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Lockdown: what to do with waste beer

Added: Sunday, April 5th 2020

Casks

There have been thousands of requests on social media from publicans and brewers anxious to know what to do with unused beer during the coronavirus and how to claim for lost income and duty.

The chairman of a leading regional brewer offers the following advice – and he wishes to remain anonymous as there’s only skeleton staff at the brewery and he is spending a lot of time phoning the British Beer & Pub Association and other regional brewers for advice and is not in a position to handle emails or phone calls on the subject.

•At our brewery we have circa £200,000 of cash tied up in duty in beer going off in pub cellars. It’s a material issue!

•It’s estimated there are 2.5 to 3 million casks and kegs in cellars with beer in them.

•Normally, to reclaim duty, beer can only be destroyed on site by a nominated brewery professional.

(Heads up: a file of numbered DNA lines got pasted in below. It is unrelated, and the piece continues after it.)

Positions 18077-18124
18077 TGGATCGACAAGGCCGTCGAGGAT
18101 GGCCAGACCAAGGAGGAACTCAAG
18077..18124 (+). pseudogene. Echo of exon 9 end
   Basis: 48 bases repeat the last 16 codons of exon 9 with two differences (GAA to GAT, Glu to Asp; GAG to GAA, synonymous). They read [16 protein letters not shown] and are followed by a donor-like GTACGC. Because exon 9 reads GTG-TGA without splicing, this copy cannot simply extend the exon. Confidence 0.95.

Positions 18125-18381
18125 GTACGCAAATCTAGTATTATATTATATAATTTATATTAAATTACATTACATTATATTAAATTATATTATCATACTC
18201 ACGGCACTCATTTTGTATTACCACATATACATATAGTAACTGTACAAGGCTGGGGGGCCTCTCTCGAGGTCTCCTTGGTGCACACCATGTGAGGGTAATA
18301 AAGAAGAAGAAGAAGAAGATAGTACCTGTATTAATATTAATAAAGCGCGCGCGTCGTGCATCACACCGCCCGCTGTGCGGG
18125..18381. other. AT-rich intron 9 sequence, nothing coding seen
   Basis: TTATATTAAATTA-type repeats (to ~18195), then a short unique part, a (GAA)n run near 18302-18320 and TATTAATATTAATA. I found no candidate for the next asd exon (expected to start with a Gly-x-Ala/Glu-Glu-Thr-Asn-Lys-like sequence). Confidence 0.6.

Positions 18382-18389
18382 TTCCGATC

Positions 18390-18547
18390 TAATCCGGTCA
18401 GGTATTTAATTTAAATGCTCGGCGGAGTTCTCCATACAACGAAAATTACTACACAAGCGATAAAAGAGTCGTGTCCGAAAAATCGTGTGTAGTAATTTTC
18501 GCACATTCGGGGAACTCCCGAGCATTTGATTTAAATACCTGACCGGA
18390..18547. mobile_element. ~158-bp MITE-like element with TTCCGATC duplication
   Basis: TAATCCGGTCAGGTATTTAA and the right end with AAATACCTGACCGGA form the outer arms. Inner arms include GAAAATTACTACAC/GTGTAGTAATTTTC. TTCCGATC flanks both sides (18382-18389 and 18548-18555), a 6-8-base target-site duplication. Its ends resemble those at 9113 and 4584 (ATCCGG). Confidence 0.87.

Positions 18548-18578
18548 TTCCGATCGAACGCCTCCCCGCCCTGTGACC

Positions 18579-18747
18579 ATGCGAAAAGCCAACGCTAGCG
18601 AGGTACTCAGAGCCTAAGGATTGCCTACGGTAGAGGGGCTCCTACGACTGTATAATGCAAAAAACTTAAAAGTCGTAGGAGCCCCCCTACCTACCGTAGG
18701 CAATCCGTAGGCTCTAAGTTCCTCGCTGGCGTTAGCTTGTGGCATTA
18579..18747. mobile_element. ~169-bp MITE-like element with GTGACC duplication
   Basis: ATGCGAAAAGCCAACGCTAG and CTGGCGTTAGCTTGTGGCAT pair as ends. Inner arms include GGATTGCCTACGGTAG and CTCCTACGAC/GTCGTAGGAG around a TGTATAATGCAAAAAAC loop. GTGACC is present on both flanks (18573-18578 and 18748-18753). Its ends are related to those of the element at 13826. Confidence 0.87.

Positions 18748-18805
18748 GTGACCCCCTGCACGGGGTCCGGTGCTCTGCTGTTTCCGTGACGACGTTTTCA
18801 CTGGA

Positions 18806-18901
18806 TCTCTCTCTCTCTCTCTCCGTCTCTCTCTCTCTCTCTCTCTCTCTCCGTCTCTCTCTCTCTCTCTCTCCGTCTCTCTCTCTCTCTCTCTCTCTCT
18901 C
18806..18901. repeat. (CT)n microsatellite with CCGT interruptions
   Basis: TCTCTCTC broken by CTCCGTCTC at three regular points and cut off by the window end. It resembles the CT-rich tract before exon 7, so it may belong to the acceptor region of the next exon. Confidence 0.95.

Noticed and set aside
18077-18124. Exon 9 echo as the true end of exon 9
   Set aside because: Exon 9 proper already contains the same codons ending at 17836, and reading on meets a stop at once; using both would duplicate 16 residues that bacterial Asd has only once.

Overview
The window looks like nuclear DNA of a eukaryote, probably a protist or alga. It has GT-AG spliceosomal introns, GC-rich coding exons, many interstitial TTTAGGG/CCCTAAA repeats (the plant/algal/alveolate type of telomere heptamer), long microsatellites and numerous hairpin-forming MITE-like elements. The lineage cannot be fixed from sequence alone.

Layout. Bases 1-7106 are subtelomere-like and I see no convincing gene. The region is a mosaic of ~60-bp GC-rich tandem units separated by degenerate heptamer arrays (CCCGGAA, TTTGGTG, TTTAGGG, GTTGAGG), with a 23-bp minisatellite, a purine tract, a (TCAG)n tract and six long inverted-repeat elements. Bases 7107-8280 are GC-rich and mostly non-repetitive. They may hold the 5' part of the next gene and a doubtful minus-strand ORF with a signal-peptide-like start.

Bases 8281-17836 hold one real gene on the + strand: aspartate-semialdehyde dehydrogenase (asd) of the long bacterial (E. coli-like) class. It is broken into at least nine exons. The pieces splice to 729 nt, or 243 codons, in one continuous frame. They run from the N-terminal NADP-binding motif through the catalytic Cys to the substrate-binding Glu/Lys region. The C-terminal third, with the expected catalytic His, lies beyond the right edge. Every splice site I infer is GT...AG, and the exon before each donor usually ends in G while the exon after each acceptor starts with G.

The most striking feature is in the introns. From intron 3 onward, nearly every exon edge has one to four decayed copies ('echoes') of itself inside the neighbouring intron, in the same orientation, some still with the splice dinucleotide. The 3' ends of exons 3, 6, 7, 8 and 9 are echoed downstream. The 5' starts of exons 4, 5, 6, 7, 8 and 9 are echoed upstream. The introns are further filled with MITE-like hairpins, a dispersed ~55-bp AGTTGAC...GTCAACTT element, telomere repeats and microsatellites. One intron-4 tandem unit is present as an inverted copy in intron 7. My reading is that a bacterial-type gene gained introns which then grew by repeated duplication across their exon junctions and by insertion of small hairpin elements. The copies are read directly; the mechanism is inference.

•Removal of full containers can be done only by two-man crews from cellars – that’s not allowed at present due to social distancing.

•Cask disposal is straight-forward but what to do with pressurised kegs that have the potential to be lethal in untrained hands?

•If every pub pours its beer down the drain at the same time it will create havoc with local sewerage plants, especially in rural areas.

•We’ve had relaxation of the rules on beer disposal from HMRC but the practicalities are being worked through and discussed further.

•I’ll keep you posted.

UPDATE 14 April:-The British Beer & Pub Association (BBPA) has released HMRC-approved guidance to help destroy unsellable beer without an authorised company representative from a brewery or supplier present.

Designated pub staff can now destroy beer remotely, provided they have permission from the owning brewer and follow BBPA protocols. The change in the rules allows for duty paid on unsold beer to be recovered and for the brewer to pass the reclaimed duty back to the pub customer.

Members of staff must have proof of permission to destroy beer from the owning brewer – e.g. an email – that includes the product’s name and beer style, strength and identification of all container sizes. Time, date and location, the pub name and address must be recorded alongside the name and position of the staff member who destroyed the beer, with confirmation he or she was authorised by the person responsible for the pub.